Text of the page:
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In July 2022, the U.S. House of Representatives approved two amendments designed to expand research into the medical use of MDMA (a.k.a. ecstasy or molly) and psilocybin (the “magic” chemical in magic mushrooms); the Drug Enforcement Agency classifies both psychedelic drugs as illegal Schedule I substances. That the vote garnered no major headlines is a testament to mounting evidence of the benefits these drugs offer to people struggling with serious illnesses.

MDMA has been shown to ease the effects of posttraumatic stress disorder (PTSD). Indeed, the potential new research approved by the House would look at psychedelic alternatives to opioids as a treatment for PTSD in service members.

And recent studies suggest that psilocybin may be an effective treatment for those battling depression and alcohol-use disorder. Researchers are also considering psychedelics as a pain-relief option without the addictive hazards of opioids.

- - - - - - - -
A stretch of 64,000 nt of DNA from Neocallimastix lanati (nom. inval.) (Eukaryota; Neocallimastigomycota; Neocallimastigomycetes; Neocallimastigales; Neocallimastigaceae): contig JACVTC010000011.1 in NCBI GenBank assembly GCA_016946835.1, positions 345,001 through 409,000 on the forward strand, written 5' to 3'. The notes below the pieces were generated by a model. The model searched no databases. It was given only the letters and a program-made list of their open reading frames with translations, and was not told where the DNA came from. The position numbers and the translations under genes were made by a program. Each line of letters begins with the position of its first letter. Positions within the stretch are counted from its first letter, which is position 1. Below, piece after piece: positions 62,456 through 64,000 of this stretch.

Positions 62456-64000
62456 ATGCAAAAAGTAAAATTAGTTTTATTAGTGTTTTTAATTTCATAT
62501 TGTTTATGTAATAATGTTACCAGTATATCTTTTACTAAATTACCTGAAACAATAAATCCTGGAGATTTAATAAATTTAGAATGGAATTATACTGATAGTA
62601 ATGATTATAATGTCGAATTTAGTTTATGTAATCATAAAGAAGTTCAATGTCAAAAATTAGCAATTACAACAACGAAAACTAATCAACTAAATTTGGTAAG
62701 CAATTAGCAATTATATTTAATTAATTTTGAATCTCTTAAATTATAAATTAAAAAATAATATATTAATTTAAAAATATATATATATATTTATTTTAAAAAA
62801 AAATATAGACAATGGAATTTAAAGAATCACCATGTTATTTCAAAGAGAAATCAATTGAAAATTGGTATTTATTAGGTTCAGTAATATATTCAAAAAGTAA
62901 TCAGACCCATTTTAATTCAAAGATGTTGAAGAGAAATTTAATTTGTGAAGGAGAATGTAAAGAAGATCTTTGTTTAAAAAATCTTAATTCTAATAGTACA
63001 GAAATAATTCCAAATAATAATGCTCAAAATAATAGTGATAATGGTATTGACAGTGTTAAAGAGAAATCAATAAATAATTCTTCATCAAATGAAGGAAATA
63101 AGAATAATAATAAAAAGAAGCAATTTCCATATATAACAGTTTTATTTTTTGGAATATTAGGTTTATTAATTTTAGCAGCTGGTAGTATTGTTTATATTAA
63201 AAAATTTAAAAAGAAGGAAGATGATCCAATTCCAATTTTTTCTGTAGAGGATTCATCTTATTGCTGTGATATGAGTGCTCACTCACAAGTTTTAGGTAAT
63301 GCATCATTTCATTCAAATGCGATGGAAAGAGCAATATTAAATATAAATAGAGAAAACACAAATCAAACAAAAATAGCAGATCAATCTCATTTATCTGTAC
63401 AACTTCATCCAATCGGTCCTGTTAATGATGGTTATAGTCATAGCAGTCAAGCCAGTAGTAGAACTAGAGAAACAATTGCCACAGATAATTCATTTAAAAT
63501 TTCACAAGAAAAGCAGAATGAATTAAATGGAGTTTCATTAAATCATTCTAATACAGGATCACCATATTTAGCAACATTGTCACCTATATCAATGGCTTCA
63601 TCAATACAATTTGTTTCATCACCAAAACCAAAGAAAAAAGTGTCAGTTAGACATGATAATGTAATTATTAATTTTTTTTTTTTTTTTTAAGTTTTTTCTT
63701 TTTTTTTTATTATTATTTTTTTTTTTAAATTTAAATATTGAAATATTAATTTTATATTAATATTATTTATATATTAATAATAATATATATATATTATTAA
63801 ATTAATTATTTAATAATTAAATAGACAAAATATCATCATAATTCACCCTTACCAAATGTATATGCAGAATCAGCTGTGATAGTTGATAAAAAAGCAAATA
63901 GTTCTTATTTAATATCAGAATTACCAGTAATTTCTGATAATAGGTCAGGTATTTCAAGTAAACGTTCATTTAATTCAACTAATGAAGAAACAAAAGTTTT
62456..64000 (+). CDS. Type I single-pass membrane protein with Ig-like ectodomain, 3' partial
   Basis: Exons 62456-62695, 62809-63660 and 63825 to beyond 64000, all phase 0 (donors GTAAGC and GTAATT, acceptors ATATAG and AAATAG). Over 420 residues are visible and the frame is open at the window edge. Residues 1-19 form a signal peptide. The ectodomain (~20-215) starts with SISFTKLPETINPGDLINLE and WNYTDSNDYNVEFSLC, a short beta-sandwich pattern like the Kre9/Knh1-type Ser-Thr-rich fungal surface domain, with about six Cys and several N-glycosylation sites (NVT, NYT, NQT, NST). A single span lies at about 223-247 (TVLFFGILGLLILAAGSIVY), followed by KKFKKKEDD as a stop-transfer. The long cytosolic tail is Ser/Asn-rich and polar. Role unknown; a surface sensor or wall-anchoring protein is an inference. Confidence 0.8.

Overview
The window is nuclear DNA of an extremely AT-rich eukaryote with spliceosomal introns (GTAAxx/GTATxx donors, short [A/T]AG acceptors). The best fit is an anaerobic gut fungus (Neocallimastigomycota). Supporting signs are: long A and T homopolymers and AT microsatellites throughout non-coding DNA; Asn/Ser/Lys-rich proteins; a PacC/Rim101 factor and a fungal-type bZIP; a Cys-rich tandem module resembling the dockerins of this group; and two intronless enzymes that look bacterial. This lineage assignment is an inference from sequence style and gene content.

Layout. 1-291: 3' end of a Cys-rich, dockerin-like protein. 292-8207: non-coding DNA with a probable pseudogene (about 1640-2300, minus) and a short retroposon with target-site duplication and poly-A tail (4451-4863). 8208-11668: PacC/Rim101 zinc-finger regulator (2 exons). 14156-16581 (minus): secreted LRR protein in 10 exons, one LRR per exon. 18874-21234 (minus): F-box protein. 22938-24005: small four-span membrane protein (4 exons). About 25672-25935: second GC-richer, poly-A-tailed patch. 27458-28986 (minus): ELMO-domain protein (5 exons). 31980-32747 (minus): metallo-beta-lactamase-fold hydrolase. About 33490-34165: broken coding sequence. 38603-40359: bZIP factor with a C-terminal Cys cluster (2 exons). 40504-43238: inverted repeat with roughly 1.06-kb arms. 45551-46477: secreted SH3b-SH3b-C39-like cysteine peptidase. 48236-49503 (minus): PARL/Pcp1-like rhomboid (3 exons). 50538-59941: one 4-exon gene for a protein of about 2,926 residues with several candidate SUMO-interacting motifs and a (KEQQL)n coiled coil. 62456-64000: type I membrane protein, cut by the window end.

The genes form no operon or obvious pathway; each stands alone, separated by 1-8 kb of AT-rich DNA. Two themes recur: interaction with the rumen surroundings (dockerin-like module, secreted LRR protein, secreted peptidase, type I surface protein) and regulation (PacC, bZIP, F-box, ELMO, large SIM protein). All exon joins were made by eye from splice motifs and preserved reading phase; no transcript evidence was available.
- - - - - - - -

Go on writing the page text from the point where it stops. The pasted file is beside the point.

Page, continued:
Some scientists credit the surge of research in this area, after a 30-year lull, to Michael Pollan’s best-selling 2018 book How to Change Your Mind. In it, he chronicles his own guided experiences with psychedelics and comes away convinced of their ability to improve people’s lives.

“I’m very excited about the addiction work going on both at Johns Hopkins, to treat smoking addiction, and at New York University, treating alcohol addiction,” says Pollan, who is cofounder of the UC Berkeley Center for the Science of Psychedelics. “There is also a trial at Yale going on to treat obsessive-compulsive disorder.”

Investigators are making progress. The Food and Drug Administration in 2017 designated MDMA a breakthrough therapy for PTSD and may one day approve its use for therapeutic purposes.

“We’re really at the beginning of something, and there’s a lot more we have to learn,” says Pollan.

This article originally appeared as “Psychedelics Redeemed?” in the December 2022 issue of Experience Life.

Craig Cox
Craig Cox

Craig Cox is an Experience Life deputy editor who explores the joys and challenges of healthy aging.

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  1. This treatment is not new. As a species we have known about and used these medicines for thousands of years. “Modern Medicine” is just now catching up to the knowledge that ancient people already knew. Stop claiming these are new treatments. Study Indigenous history and correct yourself.

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